Six months after the confrontation over Ukraine first blew up, the damage is starting to be counted in dollars, euros and roubles. And as Russian foreign minister Sergei Lavrov met his counterparts from Ukraine, Germany and France, he will have been aware that it is Russia that has most to lose from a protracted economic stand-off with the west. The effects of successive rounds of sanctions on the Russian economy are starting to trickle down, even if there are loopholes and exceptions aplenty in the measures. Foreign banks have tightened credit for all Russian companies, even those not featured on any government`s blacklist. Retail prices are rising on the back of Russia`s retaliatory ban on European foodstuffs. Growth is anaemic, the business elite twitchy. The Royal Bank of Scotland, which is 81% owned by the British taxpayer, has restricted lending to Russian companies across the board, while Dutch bank ING is also looking to reduce its Russian loan book. Banks, especially those bailed out by the taxpayer and still battling to restore tarnished reputations, are nervous about lending to Russia, although oil companies don`t share those qualms about doing business in Moscow. As a result, not a single US dollar, euro or Swiss franc was lent to a Russian company in July, according to Bloomberg research, the first time since the depths of the financial crisis that Russian companies have faced such a credit drought. Timothy Ash, head of emerging market research at Standard Bank, said if the west was really serious it would have banned trading of Russian bank debt on secondary markets, closing a loophole that allows Russian bank debt to remain a valid asset. Ash thinks sanctions will weigh on the Russian economy, without causing imminent panic. "Are you going to see a financial crisis in the short-term? Probably not on the back of this. Does the west have the capability to do that? Absolutely. Do they want to? Clearly not." But the tightening of credit cascades around the economy like falling dominoes: big Russian companies, sensing reluctance from western creditors, turn to Russian banks for loans. They in turn go to the central bank, which reacts by raising interest rates. Higher interest rates help prop up the rouble, but make it more expensive to pay off debts, so Russian consumers begin to rein in spending. Just as credit is becoming more expensive, Russian shoppers face higher grocery bills, after Vladimir Putin banned food imports in retaliation against western sanctions. Although pictures of empty shelves once laden with Parmesan and Brie are doing the rounds on Russian social media, there are no 1980s-style shortages. But most economists – and the Russian government – expect food prices to rise, a setback for Russia`s long-running struggle to tame inflation. While other state firms are expected to join the queue for a share of the state`s cash pile, economists have been downgrading their growth forecasts. The International Monetary Fund, which has said Russia is already in recession, expects Russia to grow by 0.2% this year. This is actually worse than it sounds. Russia is still a developing economy, with 18 million people below the poverty line (13% of the population). Putin, who is looking to run for president in 2018, wants Russia to grow like China, with its 7.5% growth rate, not France, which is flatlining.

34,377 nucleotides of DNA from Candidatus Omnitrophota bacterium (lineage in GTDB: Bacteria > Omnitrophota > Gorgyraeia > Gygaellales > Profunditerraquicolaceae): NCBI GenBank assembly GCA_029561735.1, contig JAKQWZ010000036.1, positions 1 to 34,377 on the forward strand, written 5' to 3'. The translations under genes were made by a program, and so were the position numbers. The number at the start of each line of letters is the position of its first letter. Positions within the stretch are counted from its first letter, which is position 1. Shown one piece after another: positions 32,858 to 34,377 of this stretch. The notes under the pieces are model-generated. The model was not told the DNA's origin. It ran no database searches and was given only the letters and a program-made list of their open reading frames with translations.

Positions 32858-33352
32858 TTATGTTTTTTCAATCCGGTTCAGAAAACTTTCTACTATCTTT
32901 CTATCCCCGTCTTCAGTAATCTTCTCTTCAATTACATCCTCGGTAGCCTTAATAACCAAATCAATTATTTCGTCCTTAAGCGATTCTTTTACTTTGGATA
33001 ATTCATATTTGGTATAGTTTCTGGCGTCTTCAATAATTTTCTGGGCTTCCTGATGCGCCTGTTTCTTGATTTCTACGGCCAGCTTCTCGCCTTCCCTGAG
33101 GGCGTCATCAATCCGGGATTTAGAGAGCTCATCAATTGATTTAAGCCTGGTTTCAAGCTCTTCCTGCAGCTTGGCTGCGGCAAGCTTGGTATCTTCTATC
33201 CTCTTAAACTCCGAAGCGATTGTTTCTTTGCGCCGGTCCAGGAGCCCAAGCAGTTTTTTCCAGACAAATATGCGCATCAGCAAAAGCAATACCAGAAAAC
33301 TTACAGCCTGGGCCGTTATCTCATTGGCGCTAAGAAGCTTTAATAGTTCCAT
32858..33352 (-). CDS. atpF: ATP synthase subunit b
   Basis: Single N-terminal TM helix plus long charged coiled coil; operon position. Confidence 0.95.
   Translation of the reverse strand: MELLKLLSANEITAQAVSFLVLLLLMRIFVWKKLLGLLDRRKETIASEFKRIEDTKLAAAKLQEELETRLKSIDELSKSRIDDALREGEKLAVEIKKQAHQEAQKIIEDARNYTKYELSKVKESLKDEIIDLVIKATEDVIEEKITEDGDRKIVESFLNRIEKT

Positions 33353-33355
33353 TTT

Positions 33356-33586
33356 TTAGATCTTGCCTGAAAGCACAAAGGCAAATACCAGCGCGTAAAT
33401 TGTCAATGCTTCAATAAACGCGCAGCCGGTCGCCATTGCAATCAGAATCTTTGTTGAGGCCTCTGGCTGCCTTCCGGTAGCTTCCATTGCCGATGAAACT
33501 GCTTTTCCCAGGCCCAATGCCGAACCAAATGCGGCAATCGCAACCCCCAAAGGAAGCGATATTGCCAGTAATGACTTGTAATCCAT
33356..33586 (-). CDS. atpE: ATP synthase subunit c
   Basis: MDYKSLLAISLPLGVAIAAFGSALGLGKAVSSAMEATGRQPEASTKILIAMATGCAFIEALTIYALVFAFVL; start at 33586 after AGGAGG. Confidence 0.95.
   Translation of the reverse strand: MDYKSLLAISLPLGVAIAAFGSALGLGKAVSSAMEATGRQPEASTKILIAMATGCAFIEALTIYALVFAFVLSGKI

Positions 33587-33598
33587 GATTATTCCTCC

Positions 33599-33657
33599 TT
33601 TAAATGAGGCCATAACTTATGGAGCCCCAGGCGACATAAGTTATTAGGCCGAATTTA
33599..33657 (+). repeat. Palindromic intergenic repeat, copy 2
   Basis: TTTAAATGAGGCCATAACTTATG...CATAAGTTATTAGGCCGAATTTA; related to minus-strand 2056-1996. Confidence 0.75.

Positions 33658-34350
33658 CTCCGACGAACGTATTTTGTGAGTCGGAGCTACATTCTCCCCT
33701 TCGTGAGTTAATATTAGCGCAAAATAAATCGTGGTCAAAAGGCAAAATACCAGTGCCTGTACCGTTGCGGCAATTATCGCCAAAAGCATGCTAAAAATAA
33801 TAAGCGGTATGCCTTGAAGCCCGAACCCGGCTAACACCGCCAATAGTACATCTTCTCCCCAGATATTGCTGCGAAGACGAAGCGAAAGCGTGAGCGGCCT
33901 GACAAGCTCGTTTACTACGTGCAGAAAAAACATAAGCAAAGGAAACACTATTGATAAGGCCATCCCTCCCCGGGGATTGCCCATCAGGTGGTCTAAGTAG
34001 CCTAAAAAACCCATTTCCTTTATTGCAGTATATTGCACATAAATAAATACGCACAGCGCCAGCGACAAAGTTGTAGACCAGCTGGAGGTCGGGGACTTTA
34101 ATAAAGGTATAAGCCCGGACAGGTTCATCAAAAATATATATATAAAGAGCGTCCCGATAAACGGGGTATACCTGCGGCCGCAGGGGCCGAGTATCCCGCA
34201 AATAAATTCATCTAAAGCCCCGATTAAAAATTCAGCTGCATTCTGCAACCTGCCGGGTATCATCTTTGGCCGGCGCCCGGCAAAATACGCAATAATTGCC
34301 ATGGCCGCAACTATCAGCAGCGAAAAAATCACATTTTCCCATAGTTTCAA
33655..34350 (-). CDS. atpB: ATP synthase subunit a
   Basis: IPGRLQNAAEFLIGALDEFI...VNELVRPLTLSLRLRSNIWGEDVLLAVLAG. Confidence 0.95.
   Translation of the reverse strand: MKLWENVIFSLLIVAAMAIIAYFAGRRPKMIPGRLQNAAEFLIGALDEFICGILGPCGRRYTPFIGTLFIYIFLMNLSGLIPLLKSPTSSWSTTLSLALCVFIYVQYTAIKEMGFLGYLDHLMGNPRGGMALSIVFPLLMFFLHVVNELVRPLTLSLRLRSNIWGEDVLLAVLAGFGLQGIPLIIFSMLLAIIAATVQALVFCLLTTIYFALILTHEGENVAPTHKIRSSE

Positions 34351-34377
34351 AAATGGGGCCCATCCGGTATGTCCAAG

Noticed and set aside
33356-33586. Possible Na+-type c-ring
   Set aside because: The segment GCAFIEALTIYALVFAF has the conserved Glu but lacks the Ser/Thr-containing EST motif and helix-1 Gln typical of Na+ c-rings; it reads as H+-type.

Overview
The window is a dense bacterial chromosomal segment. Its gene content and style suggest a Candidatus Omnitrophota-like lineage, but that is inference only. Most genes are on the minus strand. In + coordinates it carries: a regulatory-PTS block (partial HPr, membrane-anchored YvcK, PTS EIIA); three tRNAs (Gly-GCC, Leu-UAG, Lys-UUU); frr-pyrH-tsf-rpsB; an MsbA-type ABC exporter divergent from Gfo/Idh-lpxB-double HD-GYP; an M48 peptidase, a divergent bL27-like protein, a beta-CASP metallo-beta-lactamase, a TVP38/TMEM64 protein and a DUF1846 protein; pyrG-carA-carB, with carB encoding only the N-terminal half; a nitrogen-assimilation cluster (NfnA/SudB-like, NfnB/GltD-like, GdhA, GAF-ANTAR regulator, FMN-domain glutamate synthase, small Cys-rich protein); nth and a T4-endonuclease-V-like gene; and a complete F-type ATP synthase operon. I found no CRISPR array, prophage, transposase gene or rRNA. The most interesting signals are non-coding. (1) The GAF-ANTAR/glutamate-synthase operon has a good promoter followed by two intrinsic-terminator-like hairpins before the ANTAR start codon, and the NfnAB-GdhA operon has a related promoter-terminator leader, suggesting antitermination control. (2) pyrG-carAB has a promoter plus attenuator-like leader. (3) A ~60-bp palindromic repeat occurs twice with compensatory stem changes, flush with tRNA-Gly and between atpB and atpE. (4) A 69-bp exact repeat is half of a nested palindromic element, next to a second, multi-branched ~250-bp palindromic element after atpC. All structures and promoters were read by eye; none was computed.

21.08.2014 12:43 UK economy winning global growth race